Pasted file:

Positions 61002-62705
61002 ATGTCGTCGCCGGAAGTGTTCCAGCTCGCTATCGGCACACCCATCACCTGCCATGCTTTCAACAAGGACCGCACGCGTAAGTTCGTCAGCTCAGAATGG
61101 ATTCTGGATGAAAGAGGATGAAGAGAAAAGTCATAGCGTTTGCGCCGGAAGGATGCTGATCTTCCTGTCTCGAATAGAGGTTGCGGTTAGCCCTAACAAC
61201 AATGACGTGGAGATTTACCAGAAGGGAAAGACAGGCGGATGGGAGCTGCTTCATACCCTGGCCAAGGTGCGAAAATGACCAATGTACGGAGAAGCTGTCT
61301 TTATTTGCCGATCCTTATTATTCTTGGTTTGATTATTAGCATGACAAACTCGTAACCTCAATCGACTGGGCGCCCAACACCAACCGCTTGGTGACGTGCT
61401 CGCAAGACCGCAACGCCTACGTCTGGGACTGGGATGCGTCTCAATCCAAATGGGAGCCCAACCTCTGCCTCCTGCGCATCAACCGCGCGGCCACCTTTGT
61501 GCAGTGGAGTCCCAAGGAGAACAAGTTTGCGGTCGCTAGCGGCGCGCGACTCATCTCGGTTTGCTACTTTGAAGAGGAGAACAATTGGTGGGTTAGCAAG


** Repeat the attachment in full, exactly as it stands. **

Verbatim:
Positions 61002-62705
61002 ATGTCGTCGCCGGAAGTGTTCCAGCTCGCTATCGGCACACCCATCACCTGCCATGCTTTCAACAAGGACCGCACGCGTAAGTTCGTCAGCTCAGAATGG
61101 ATTCTGGATGAAAGAGGATGAAGAGAAAAGTCATAGCGTTTGCGCCGGAAGGATGCTGATCTTCCTGTCTCGAATAGAGGTTGCGGTTAGCCCTAACAAC
61201 AATGACGTGGAGATTTACCAGAAGGGAAAGACAGGCGGATGGGAGCTGCTTCATACCCTGGCCAAGGTGCGAAAATGACCAATGTACGGAGAAGCTGTCT
61301 TTATTTGCCGATCCTTATTATTCTTGGTTTGATTATTAGCATGACAAACTCGTAACCTCAATCGACTGGGCGCCCAACACCAACCGCTTGGTGACGTGCT
61401 CGCAAGACCGCAACGCCTACGTCTGGGACTGGGATGCGTCTCAATCCAAATGGGAGCCCAACCTCTGCCTCCTGCGCATCAACCGCGCGGCCACCTTTGT
61501 GCAGTGGAGTCCCAAGGAGAACAAGTTTGCGGTCGCTAGCGGCGCGCGACTCATCTCGGTTTGCTACTTTGAAGAGGAGAACAATTGGTGGGTTAGCAAG